Investments in blockchain need to focus more on protocol and fundamental infrastructure, the founder of a famous venture capital based in China says.
"There are so many 'me too' investments in blockchain right now," says Node Capital founder and CEO Jun Du, in an interview with ZDNet. "There is a lack of logic behind these investments.
"This wouldn't happen in a mature market. So at Node Capital, we focus on projects that are developing protocol or fundamental infrastructure. This area has not developed fully and there are many potential opportunities," he said.
Blockchain continues to be the hottest trend in Asia, especially in China -- the global leader in terms of patent filing for blockchain -- where there is industry-wide debate on what the next big coin is after bitcoin and ethereum. The City of Nanjing last month announced a $1.5 billion fund that will invest in public chain projects as part of an effort to marry blockchain with traditional industries.
"Protocol is something even more fundamental than public chain," said the founder, the one-time CEO of cryptocurrency exchange Huobi, which boasts a trading volume of over $1 billion.
"For now, exchanges are seeing the biggest profits. And they have a big voice in the industry, accordingly. But the industry needs to focus more on technology companies. Wallets and technology development has huge potential and a long road map.
"Another focus on investment is application. Blockchain, when applied to that certain industry, must bring about real changes. These include copyright trading and decentralized finance," he added.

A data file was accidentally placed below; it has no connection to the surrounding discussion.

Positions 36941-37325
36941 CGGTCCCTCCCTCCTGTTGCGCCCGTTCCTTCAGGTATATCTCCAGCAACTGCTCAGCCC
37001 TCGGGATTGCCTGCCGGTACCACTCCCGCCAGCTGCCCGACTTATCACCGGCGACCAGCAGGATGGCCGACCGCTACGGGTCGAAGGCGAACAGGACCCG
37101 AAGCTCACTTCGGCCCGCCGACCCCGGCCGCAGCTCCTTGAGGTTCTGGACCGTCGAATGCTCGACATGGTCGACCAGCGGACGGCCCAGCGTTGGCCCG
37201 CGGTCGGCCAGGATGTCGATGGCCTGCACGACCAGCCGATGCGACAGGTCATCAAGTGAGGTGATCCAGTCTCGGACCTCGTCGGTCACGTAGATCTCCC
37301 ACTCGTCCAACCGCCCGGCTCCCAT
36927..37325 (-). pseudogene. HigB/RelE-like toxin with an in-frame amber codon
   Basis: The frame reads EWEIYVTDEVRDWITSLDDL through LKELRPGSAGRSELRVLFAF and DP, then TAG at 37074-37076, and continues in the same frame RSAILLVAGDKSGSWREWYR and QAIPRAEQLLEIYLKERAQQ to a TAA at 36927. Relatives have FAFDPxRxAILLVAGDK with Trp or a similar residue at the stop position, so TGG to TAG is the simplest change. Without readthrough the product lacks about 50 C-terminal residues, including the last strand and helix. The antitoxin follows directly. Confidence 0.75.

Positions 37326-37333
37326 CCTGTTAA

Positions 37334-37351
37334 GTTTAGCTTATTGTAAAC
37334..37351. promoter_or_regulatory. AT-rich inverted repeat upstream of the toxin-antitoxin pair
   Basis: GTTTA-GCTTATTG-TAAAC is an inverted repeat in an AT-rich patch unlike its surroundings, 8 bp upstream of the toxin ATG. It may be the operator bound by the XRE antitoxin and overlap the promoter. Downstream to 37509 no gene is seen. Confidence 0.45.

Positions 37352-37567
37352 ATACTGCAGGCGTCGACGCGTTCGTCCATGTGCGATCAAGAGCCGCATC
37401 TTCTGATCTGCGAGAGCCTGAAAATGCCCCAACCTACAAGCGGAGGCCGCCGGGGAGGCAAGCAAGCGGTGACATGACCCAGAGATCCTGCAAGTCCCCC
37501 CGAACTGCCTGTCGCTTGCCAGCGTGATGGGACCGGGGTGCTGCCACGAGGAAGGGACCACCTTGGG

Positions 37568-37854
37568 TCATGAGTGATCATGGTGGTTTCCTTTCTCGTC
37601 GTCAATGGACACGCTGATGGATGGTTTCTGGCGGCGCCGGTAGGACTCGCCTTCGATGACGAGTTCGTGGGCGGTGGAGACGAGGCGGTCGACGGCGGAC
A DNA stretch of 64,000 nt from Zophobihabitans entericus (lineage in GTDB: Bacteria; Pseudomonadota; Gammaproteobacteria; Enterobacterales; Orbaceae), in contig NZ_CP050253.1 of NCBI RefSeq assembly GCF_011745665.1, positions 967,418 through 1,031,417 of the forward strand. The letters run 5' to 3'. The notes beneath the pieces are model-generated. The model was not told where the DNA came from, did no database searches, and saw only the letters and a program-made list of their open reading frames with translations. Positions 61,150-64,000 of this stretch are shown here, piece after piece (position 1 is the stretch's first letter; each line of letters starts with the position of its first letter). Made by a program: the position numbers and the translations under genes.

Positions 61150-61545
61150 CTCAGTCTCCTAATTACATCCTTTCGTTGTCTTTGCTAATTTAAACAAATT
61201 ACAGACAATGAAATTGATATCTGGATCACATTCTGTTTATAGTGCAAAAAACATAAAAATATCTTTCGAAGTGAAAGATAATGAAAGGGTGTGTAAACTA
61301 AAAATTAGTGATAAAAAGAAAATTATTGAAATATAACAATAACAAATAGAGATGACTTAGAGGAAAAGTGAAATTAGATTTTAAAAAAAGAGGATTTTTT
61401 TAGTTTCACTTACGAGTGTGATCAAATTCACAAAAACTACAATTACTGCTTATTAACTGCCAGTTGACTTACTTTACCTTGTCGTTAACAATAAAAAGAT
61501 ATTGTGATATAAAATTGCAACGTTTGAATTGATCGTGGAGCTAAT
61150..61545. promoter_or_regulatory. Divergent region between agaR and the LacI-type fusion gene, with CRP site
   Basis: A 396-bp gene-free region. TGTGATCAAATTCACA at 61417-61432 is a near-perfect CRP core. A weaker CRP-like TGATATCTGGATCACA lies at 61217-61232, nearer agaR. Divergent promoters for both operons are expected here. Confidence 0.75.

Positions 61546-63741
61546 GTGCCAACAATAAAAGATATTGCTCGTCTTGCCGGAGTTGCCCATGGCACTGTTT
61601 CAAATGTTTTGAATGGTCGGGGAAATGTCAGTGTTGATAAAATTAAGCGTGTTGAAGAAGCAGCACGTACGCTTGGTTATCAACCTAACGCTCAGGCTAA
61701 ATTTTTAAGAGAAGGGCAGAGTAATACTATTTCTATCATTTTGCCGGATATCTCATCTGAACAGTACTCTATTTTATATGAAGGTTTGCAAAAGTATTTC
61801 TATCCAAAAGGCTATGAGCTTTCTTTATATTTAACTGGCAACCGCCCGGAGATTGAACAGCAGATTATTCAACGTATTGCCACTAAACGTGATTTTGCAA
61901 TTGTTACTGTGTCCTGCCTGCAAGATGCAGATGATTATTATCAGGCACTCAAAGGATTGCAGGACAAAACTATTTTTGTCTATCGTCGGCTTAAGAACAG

Node Capital has also been making inroads in the US. In July, at an event in Silicon Valley, the firm announced that it will invest 200,000 ETH into promising blockchain projects there.
"In Asia, there are great ideas for blockchain applications. But in terms of technology, it is very lacking," Du said. "We believe that expanding to the US will solve this problem."
Node Capital has invested in over 160 projects globally, including in cryptocurrency wallet firm Coldlar, and Zipper, which develops mobile OS for decentralized apps. So far, it has invested in over five projects worth over $100 million based in the US.
South Korea is third behind the US and Japan in terms of cryptocurrency trading volume. Due to the disproportionately high trading volume compared to its population, coin prices set in the country have been dubbed the "Kimchi Premium".
"South Korea has many coin customers, but as an investor, I want to find more blockchain developers," Du added.
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